Iceland is a country full of wonderful and often quirky traditions. In December, the Yule Lads come down from the mountains to steal various household objects and leftover scraps. In January, the elves, or huldufólk (translated literally, “hidden people”) come out to dance and party on Þrettándinn. And in February, there is the most delicious holiday of all: Bolludagur, otherwise known as Bun Day.
Bolludagur is celebrated on the Monday before Ash Wednesday. On the morning of Bolludagur, children go around smacking their parents’ bums with a colourful wands or paddles while saying “bolla, bolla, bolla!”, which means “bun, bun bun!” They are rewarded with cream puffs—one for each spanking. It seems a bit peculiar, but it’s great fun nevertheless.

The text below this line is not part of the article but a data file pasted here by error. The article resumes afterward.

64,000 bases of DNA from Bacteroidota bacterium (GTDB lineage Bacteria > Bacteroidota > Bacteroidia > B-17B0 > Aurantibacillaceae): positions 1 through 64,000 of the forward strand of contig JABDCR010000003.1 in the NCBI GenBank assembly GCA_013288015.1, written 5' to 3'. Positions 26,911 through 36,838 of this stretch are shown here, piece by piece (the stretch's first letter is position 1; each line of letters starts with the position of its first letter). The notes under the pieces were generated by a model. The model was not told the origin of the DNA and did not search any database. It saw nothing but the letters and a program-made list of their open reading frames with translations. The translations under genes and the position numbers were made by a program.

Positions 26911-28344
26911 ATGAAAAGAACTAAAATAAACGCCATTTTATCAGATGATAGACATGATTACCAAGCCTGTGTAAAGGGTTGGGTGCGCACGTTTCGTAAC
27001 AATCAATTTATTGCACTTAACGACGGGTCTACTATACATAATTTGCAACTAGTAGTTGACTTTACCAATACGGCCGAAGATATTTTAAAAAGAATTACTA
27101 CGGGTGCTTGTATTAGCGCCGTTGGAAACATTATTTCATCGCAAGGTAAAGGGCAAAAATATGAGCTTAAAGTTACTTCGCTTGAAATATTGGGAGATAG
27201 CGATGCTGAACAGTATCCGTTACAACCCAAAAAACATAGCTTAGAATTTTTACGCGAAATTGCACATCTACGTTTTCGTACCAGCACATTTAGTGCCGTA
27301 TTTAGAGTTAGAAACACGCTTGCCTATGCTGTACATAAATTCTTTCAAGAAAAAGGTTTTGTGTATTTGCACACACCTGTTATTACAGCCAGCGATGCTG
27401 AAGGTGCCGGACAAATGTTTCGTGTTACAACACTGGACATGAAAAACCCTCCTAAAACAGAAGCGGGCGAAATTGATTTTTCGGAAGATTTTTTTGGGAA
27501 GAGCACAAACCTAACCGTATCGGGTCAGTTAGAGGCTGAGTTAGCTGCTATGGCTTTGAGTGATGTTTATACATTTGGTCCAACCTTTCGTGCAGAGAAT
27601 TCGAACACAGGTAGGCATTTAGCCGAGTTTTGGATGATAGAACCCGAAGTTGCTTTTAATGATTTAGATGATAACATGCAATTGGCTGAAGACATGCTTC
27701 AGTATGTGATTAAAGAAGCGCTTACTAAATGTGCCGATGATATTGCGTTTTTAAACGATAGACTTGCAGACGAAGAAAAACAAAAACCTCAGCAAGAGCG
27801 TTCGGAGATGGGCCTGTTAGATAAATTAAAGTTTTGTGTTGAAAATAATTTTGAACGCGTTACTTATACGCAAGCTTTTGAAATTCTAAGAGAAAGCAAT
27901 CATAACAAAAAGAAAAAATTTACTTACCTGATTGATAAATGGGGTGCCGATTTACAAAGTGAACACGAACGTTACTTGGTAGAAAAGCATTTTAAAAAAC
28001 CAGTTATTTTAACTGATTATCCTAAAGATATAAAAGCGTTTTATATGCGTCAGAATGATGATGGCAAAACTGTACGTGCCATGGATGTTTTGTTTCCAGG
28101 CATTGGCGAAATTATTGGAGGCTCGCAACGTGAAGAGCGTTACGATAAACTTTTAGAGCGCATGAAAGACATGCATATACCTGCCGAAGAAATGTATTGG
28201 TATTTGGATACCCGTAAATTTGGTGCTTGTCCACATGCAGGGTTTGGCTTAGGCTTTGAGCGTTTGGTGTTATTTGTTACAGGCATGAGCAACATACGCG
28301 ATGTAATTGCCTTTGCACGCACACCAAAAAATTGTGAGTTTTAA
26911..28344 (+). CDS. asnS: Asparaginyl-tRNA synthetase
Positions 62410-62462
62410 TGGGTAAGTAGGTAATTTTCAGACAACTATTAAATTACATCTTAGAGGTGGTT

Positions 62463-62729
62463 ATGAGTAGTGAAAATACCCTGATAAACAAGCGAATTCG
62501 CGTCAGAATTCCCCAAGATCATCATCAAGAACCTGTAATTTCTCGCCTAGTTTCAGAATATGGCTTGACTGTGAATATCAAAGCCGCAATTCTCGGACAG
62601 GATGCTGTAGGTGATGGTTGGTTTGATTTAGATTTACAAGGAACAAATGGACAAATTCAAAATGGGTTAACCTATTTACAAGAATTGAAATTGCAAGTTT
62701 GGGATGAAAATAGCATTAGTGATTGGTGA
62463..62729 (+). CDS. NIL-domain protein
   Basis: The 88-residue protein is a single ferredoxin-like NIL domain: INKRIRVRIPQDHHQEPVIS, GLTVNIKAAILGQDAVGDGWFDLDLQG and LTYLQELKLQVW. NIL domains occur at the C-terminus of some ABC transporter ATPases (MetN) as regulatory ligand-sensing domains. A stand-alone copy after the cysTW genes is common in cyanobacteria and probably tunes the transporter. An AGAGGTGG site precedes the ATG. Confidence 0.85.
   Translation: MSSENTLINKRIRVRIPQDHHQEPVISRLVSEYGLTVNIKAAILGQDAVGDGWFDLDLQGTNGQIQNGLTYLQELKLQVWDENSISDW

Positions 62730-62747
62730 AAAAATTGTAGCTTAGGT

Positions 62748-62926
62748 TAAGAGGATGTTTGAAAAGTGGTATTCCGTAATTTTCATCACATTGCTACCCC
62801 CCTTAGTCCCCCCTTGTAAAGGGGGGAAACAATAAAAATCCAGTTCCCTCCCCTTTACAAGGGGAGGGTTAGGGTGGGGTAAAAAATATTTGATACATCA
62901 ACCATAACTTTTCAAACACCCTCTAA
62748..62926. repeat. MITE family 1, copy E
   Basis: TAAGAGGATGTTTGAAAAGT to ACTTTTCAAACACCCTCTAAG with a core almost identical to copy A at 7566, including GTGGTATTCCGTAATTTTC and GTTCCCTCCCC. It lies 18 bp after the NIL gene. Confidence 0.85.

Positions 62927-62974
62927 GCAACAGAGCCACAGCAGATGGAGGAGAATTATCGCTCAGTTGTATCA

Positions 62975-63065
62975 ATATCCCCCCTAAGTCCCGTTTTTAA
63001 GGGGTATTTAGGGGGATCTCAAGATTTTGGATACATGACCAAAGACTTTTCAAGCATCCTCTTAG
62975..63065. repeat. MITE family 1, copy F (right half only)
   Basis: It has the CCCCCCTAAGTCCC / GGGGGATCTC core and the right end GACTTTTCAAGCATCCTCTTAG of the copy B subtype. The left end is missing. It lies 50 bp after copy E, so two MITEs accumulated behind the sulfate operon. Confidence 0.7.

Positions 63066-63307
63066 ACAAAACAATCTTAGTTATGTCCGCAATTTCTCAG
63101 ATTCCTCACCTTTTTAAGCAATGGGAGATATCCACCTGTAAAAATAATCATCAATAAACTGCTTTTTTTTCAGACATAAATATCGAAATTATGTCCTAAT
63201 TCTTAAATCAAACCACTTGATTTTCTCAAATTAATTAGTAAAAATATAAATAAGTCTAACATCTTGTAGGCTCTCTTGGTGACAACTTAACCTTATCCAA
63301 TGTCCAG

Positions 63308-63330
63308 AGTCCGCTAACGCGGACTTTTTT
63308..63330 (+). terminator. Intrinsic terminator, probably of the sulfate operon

Bolludagur originated in Denmark, where it is called Fastelavn. Fastelavn is a less bun-specific holiday, but they do eat a similar cream puff-esque pastry called Fastelavnsbolle. The tradition is thought to have been brought over to Iceland some time in the 19th century as a religious festivity, but over time, it has morphed into the spritely holiday we know and love today.
The buns are made with fluffy choux pastry and filled with sweet cream and jam, then dusted with powdered sugar or coated in chocolate. It is estimated that over one million cream buns will be produced in Iceland in celebration of Bolludagur. That’s three buns for every Icelander!
Every Single Word in Icelandic is a pictographic exploration of the Icelandic language. I find an interesting compound word, then deconstruct and illustrate it as icons. The goal is to express how Icelandic can be deadpan literal and unexpectedly poetic at the same time.
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